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Efficient Averaging: All Samples are not Created Equal

Blog Post created by benz on Oct 13, 2016

Originally posted Sept 25, 2015

 

Is noise driving me mad, or just driving my interest in statistics?

I suspect that many of you, like me, have no special interest in statistics per se. However, we’ve also learned how powerful statistics can be in revealing the characteristics of our world when noise obscures them. This is especially true with our circuits and signals.

Two commonly used statistical tools are averaging and analysis of sample distributions. A while back I finally got around to looking at a distribution question that had been bugging me, and now it’s time to understand one aspect of averaging a little better.

Averaging is probably the most common statistical tool in our world, and we are often using one or more forms at once, even if we’re not explicitly aware of doing so.

Averaging is used a lot because it’s powerful and easy to implement. Even the early spectrum analyzers had analog video bandwidth filters, typically averaging the log-scaled video signal. These days many signal analyzers perform averaging using fast DSP. The speed is a real benefit because noise may be noisier than we expect and we need all the variance reduction we can get.

Years ago, I learned a rule of thumb for averaging that was useful, even though it was wrong: The variance of a measurement decreases inversely with the square root of the number of independent samples averaged. It’s a way to quantify the amount of averaging required to achieve the measurement consistency you need.

It’s a handy guide, but I remembered it incorrectly. It is the standard deviation that goes down with the square root of the number of independent samples averaged; variance is the square of standard deviation.

An essential condition is sometimes overlooked in applying this rule: The samples must be independent, not correlated with each other by processes such as filtering or smoothing. For example, using a narrow video bandwidth (VBW) will constrain the effective sample rate for averaging by the IF detector, no matter how fast the samples are produced. The same goes for the RBW filter, where the averaging effect of the VBW can be ignored if it is at least three times wider than the RBW (another rule of thumb).

What does the effect of correlated samples look like in real spectrum measurements? Performing a fixed number of averages with independent and correlated samples makes it easy to see.

A 50-trace average is performed on spectrum measurements in a vector signal analyzer. In the top trace the samples are independent or uncorrelated. In the bottom trace the samples are correlated by overlap processing of the data, resulting in a smaller averaging effect.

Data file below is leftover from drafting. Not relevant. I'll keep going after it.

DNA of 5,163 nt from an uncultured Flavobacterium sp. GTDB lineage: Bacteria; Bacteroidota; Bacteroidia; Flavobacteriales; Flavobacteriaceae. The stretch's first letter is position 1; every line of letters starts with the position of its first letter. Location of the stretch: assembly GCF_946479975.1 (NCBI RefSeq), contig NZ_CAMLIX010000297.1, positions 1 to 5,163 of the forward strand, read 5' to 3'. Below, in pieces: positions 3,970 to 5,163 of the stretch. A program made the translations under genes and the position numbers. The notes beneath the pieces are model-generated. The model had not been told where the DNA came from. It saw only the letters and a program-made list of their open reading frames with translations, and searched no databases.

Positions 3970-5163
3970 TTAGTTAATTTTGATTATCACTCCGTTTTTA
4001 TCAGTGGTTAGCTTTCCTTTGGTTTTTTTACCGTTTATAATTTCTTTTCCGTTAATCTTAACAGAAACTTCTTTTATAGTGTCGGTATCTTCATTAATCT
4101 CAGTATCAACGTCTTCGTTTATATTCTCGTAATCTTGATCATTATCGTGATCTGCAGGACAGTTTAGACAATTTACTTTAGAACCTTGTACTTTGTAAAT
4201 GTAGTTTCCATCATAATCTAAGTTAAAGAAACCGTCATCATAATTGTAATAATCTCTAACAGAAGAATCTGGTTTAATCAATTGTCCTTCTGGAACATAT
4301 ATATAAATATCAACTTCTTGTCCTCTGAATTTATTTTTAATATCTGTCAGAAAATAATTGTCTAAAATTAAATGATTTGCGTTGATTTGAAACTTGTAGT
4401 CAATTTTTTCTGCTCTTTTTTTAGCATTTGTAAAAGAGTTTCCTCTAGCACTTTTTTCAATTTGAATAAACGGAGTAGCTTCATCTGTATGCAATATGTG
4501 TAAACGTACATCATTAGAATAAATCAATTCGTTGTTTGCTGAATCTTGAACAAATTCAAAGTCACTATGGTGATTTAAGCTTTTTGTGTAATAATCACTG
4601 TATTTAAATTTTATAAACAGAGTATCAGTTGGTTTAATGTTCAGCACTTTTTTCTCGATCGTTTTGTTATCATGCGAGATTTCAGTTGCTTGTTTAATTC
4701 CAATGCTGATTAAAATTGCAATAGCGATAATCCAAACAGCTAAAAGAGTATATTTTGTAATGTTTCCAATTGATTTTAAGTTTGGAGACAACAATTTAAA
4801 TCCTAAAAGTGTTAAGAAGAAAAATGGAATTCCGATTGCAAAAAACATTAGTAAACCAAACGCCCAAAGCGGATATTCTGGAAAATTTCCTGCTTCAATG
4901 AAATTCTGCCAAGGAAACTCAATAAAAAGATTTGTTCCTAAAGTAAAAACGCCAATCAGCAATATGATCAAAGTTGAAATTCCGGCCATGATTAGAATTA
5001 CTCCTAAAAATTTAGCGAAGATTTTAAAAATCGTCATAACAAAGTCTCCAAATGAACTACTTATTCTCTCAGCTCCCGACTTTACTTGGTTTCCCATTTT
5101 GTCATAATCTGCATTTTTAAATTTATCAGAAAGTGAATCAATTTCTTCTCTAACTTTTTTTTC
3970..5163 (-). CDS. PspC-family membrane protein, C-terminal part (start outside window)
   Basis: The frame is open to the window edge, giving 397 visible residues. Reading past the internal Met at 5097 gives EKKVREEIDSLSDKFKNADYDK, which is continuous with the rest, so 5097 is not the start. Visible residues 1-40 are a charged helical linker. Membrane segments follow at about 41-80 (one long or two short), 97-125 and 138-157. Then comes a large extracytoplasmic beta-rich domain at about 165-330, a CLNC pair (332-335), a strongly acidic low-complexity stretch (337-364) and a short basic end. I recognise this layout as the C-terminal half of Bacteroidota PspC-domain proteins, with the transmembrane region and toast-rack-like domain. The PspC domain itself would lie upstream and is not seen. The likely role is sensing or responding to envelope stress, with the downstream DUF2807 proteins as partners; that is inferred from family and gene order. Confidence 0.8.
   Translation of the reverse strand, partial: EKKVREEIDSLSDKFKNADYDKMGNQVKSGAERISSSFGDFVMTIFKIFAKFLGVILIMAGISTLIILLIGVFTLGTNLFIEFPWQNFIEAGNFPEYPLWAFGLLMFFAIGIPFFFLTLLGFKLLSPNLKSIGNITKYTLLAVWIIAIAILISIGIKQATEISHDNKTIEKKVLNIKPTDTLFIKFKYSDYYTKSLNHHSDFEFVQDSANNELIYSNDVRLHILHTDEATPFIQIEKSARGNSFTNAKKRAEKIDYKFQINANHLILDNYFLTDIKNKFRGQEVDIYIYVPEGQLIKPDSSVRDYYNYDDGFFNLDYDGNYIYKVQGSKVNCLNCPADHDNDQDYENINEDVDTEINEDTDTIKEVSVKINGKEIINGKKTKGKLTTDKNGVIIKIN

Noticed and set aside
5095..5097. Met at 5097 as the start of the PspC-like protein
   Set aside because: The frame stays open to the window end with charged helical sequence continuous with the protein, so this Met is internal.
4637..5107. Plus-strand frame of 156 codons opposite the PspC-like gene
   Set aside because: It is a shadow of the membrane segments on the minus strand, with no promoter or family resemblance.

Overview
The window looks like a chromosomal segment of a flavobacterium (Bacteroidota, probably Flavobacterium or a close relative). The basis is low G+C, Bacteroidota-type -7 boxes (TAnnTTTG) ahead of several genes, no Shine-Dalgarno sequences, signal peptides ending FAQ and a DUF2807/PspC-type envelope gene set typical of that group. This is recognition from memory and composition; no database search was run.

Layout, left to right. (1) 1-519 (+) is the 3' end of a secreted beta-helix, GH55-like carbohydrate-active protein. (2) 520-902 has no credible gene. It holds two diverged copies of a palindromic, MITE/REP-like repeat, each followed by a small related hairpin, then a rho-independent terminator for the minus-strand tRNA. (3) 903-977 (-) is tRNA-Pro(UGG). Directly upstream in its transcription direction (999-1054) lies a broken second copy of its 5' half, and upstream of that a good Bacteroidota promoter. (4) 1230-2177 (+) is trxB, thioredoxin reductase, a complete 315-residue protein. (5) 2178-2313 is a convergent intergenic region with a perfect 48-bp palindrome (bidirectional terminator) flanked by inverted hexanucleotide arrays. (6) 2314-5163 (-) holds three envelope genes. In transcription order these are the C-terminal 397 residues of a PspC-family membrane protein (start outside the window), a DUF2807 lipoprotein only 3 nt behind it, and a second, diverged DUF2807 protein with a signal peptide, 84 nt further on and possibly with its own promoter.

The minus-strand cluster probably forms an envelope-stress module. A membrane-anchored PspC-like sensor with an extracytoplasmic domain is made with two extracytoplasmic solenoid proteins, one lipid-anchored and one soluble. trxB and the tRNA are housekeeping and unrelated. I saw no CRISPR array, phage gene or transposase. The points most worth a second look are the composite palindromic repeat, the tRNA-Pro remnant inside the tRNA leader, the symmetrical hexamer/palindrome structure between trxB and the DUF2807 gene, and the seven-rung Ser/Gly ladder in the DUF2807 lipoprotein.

A 50-trace average is performed on spectrum measurements in a vector signal analyzer. In the top trace the samples are independent or uncorrelated. In the bottom trace the samples are correlated by overlap processing of the data, resulting in a smaller averaging effect.

For convenience in generating this example I used the 89600 VSA software and trace averaging with overlap processing of recorded data. In overlap processing, successive spectrum calculations include a mix of new and previously processed samples. This is similar in concept to a situation in which an averaging display detector samples much faster than the VBW filter. The average is valid, but variance and standard deviation do not decrease as much as the number of samples in the average would suggest.

You probably won’t face this too often, though if you find yourself frustrated with averaging that doesn’t smooth your data much as expected, you might question the independent samples condition. Fortunately, measurement applications are written with this in mind, and some allow you to increase average counts if you need even more stable results.

If issues such as this are important to you, or if you frequently contend with noise and noise-like signals, I suggest the current version of the classic application note Spectrum and Signal Analyzer Measurements and Noise. The explanations and measurement techniques in the note are some of the most practical and effective you’ll find anywhere.

Finally, it’s time for your daily new three-letter acronym: NID. It stands for normally and independently distributed data. It applies here and it’s a familiar concept in statistics, but apparently an uncommon term for RF engineers.

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